Walytjitjata- Ngayuku Ngura (Walytjitjata - My Country)
acrylic on Belgian linen
200 x 153 cm
Courtesy Kaltjiti Arts & Aboriginal & Pacific Art, Sydney
© The artist and Kaltjiti Arts
Imitjala Curley is closely connected with Walytjitjata, her mother, Puni Puni’s country. It is a small homeland just over the Northern Territory border about 46km north of Kalka on the APY Lands.
Imitjala has said 'Tjitji tjuta, this is part of the Minyma kututja Story of Walytjitjata.'
Diana James recorded the story in the Kaltjiti Arts Book, Painting the Song:
'The Minyma Kutuja and her husband had many children. They travelled to Umutju (east of Walytjitjata). The oldest boy Wantama was homesick for their birth place, Kanpini, near Waltjitjata. They told their mother, “We’re going back home with our brother.” The mother sang a song to send them away. At Umutju they turned into stone and are still there today.’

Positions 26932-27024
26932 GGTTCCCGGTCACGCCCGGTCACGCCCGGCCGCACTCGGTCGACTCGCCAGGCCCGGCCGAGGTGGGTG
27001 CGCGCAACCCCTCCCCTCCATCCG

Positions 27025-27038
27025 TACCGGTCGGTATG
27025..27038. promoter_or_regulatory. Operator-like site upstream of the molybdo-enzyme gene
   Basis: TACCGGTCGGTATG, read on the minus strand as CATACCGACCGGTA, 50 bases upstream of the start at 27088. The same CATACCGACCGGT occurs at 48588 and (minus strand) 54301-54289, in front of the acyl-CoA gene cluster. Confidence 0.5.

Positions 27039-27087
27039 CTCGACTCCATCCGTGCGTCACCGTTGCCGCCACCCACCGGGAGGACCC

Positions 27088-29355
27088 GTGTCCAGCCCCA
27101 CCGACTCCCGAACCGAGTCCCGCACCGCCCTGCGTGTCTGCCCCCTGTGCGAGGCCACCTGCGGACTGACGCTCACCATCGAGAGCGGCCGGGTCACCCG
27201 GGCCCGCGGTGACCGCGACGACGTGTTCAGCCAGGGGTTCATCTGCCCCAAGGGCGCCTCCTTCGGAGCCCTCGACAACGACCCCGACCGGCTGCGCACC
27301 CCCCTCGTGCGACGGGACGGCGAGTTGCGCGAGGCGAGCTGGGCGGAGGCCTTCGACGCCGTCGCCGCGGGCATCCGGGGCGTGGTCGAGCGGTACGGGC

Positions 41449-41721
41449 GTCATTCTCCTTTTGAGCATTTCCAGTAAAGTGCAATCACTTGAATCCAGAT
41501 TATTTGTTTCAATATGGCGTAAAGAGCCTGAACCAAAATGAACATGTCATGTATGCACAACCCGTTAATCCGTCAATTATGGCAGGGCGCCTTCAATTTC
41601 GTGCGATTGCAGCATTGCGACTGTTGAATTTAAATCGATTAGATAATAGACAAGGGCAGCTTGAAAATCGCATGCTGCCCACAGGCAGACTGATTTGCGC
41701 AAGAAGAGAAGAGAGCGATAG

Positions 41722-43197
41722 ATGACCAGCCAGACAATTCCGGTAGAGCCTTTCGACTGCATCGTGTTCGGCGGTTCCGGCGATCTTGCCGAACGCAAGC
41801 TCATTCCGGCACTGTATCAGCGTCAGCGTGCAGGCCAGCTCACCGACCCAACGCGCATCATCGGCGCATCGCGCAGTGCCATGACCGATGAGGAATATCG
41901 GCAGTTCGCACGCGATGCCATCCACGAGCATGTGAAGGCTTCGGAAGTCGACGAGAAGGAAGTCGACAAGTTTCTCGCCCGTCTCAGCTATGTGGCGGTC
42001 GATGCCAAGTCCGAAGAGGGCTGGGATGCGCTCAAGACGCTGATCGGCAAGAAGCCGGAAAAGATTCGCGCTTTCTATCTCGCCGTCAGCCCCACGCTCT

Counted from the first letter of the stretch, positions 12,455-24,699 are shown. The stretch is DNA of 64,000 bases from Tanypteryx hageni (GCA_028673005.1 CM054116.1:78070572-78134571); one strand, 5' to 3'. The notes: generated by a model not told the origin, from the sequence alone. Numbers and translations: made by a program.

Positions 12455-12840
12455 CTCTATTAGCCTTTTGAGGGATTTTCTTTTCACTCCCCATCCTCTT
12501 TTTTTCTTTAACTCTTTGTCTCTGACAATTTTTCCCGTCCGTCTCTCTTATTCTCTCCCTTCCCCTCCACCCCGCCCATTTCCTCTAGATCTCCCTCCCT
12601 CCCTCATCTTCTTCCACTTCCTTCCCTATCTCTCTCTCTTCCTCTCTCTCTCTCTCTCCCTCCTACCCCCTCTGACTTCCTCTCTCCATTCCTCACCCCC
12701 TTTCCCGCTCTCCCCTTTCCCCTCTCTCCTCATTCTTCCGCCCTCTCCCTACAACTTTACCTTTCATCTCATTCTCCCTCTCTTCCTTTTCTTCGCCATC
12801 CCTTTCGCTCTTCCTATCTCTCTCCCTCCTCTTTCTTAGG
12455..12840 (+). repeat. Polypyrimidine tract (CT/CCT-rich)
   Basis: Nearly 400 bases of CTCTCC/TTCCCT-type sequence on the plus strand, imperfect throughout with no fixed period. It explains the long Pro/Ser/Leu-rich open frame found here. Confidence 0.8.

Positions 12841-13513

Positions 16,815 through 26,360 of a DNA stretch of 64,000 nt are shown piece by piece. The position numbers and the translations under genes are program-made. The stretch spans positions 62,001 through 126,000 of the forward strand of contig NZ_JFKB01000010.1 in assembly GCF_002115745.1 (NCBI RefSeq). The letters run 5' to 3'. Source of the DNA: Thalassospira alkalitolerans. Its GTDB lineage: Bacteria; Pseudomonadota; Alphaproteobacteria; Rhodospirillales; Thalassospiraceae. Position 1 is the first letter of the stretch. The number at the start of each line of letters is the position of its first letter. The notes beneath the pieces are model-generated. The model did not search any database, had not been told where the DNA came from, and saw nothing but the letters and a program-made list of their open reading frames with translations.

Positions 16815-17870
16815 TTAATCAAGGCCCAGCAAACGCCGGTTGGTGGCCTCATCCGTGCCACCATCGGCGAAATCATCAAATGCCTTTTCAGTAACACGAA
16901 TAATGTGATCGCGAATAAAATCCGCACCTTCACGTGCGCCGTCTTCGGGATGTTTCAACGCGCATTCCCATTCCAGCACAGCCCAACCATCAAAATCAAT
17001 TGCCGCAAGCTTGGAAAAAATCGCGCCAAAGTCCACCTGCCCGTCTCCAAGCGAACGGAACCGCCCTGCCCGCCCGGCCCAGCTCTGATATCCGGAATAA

Born: 1953 Irintata SA
Pitjantjatjara language group
Art Centre: Kaltjiti Arts, Kaltjiti (Fregon) SA
Imitjala was born in 1953 when her parents were at the Ernabella mission but the family moved to Fregon as soon as the cattle station was established in 1961. A senior traditional woman, Imitjala holds cultural knowledge relating to the Ngintaka (Perentie lizard) Tjukurpa, and Ngapari (Sugar leaf) Tjukurpa at Watarru.
Her connection to the Kampurparpa Tjukurpa in the Walytjitjata region is through her mother, Puni Puni. It is a small homeland just over the Northern Territory border about 46km north of Kalka on the APY Lands.
Imitjala was married to Kun Curley (dec) and has five children, all girls. She has been working intermittently with Kaltjiti Arts since it began as a craft room in the early sixties.